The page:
Town approves permits to repair church founded by freed slaves

December 9, 2023
World Net Daily

This story was originally published by the WND News Center.

The city council has lifted from a church founded by freed slaves the threat it had created earlier about the future of the facility.

According to First Liberty Institute, the council in Addison, Texas, now has approved a zone application for White Rock Chapel, which has been a historic site since its designation by the Texas Historical Commission in 2000.

"This small, African American church is a reminder to everyone in Addison that unity, diversity, and religious freedom are core values that strengthen all communities," James Grossman, of McDermott Will and Emery LLP, said. "We are thrilled that the chapel will be free to continue to serve its community."

The chapel, founded by formerly enslaved men and women – purchased land and built the very first church out of rough-hewn logs near White Rock Creek following emancipation. In 1918, after enduring years of devastating flash floods, the congregation moved to higher ground at the current location," the legal team explained.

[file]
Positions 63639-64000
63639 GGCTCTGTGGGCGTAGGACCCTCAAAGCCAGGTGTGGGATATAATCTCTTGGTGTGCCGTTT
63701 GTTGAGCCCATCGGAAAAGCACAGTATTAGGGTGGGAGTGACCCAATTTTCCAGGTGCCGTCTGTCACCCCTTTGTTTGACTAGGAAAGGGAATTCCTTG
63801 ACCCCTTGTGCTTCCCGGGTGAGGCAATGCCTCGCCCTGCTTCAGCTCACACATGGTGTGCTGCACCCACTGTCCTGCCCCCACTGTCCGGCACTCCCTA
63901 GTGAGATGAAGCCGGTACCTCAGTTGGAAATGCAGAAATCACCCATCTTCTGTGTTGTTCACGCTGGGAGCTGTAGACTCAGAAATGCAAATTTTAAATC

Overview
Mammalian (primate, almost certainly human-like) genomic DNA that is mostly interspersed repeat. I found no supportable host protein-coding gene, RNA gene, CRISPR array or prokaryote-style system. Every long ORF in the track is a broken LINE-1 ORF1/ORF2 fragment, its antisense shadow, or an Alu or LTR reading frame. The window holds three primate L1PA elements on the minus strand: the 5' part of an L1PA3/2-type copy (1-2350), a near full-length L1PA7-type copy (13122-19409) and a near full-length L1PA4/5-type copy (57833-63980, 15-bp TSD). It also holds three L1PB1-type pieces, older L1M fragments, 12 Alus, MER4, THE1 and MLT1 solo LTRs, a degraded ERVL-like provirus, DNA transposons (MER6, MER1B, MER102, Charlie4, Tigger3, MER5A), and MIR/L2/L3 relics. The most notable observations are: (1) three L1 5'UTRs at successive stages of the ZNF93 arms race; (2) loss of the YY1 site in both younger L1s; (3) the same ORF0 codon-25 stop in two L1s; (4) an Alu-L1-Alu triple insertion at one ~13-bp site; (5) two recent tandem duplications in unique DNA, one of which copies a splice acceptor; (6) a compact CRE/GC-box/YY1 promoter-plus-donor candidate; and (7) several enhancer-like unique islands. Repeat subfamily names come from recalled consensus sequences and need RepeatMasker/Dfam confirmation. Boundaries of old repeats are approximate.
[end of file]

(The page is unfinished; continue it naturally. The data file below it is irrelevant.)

"In August 2018, the current owners of White Rock Chapel purchased the property and brought it out of receivership. By doing so, they saved this historic church from demolition and preserved its rich history and legacy. They then sought building permits to restore the property. The city council denied the permits even after they were advanced by the city’s planning and zoning commission. Monday night’s vote provides the permit necessary for the church to continue to exist in Addison."

"We are pleased that the Addison City Council recognizes the rights of this historic African American church to remain at this location as it has for more than 100 years and continue to serve the needs of people in the surrounding areas," said Jeremy Dys, of First Liberty.

WND had reported weeks ago the church has endured flash floods, the destruction of a building in a storm, a fire, and more.

The opposition to the church came from its neighbors.

A report from First Liberty Institute at the time said they objected to "the church's right to exist."

The legal team then advised the city to "ignore the heckling of a handful of neighbors and allow this small, African American church to exemplify the core values of unity, diversity, and religious freedom that strengthen all communities."

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